Year-End Income Tax Relief Tip #4: Want to get income tax relief on your 2009 self-employed independent contractor work by delaying paying taxes until 2011? For a host of income tax relief reasons, a self-employed independent contractor might want to defer getting paid until next year. If you did work in 2009 but don't want to pay 2009 taxes on it, simply wait to invoice your clients until January 1, 2010. This 2009 income tax relief technique is perfectly legal for self-employed independent contractors as long as you pay taxes on that income in your 2010 tax return.
Year-End Income Tax Relief Tip #5: Get that root canal before New Year's. The secret to income tax relief is just like the secret to great comedy...timing. A self-employed independent contractor's medical expense deduction is limited to 7.5% of the self-employed independent contractor's adjusted gross income. If you haven't reached that cap yet, go have those dental procedures or that bit of elective surgery (we're not just talking about that nose, the swimsuit season will be here again before you know it). As long as you're under that 7.5% limit, you can get income tax relief from your standard variety medical expense deductions. A little known year-end income tax relief tip - you don't even have to pay for the medical procedures before January 1, 2010. Just put the medical charges on plastic and pay the minimum balance. As long as you had the procedures in 2009, the deduction is good. If your medical expenses are already over the 7.5% level of your self-employed independent contractor's adjusted gross income, you should delay breaking your leg until January 1st, 2010.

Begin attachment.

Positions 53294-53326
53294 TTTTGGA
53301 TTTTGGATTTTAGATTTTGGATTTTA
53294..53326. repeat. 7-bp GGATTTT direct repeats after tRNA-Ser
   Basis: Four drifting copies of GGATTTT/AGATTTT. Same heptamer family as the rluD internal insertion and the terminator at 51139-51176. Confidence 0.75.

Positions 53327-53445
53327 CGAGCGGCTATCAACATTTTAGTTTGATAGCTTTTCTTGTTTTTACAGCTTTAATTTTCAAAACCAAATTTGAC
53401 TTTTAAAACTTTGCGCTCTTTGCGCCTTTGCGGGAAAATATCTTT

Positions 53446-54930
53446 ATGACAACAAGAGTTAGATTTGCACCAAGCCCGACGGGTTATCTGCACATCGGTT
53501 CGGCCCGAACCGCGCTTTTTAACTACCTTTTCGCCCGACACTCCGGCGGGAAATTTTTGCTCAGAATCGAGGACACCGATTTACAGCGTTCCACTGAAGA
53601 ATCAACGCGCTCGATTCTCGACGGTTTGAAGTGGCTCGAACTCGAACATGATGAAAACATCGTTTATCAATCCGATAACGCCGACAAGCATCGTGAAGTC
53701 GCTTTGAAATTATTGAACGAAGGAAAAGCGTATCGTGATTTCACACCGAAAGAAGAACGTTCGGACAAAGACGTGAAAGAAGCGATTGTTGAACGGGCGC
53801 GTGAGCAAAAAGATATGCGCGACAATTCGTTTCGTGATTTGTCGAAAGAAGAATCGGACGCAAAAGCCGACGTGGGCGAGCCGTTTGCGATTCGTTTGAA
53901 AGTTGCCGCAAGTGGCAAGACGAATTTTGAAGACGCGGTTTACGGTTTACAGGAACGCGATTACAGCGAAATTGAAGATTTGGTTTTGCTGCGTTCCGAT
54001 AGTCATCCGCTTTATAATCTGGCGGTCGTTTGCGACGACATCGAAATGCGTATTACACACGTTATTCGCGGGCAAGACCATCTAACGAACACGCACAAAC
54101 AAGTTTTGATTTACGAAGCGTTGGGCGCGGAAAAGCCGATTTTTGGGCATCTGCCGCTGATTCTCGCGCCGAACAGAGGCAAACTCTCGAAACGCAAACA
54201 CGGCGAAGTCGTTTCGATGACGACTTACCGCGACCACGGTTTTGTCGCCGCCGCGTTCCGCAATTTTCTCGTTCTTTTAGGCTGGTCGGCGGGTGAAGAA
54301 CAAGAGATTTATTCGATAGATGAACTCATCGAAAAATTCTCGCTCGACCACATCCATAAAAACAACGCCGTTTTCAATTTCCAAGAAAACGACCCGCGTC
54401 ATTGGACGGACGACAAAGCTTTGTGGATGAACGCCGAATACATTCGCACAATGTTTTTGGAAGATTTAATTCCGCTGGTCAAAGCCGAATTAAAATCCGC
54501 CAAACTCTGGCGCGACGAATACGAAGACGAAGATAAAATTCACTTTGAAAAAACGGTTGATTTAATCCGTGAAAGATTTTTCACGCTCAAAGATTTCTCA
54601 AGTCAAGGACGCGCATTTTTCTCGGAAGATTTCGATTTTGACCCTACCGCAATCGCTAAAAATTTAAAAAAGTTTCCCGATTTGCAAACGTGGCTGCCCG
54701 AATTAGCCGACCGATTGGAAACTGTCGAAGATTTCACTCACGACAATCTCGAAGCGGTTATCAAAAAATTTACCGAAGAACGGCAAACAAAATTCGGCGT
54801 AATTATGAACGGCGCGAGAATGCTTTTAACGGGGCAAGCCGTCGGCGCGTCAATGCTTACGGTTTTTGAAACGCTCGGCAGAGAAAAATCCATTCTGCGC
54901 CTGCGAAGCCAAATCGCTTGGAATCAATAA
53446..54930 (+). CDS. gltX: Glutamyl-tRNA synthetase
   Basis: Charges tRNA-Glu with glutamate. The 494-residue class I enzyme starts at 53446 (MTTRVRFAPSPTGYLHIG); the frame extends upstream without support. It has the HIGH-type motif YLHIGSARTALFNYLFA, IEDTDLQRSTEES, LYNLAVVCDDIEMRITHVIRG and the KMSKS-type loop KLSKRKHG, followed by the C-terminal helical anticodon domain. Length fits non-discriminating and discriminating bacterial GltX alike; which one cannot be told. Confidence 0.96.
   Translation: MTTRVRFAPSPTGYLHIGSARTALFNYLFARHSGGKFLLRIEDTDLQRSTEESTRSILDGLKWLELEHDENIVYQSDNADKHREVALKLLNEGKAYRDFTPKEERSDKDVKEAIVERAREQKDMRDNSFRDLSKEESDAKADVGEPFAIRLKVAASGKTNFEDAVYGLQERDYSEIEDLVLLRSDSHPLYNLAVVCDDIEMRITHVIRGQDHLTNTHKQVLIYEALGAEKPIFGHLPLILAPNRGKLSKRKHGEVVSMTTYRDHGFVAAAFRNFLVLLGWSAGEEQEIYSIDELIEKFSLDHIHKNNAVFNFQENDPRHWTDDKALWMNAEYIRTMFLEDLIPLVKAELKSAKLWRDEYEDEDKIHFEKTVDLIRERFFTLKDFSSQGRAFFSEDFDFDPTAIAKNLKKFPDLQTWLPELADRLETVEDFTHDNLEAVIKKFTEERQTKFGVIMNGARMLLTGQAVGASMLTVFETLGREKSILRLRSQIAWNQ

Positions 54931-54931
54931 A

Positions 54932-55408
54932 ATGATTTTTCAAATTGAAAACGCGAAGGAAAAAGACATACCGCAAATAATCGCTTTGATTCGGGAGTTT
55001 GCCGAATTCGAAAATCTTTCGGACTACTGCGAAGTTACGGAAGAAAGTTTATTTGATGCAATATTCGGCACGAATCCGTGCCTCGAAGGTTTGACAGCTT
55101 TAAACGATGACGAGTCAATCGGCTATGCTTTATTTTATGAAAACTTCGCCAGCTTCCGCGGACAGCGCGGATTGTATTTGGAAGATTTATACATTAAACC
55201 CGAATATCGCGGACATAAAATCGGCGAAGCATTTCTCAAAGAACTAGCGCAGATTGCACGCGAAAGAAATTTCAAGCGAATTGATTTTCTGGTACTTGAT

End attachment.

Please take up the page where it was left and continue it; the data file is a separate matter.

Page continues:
Year-End Income Tax Relief Tip #6: Pay your state taxes before the ball drops. As a self-employed independent contractor, one of the best income tax relief strategies is to pay your state estimated tax before December 31st. If you pay by December 31, 2009 you get the deduction (on your federal return) in 2009. You can also charge these expenses on your credit card(s) in 2009 and receive the deduction in 2009, even though you won't be paying for them until 2010. If you are having issues paying your estimated state taxes, a tax attorney can give you tax help to get the maximum income tax relief possible.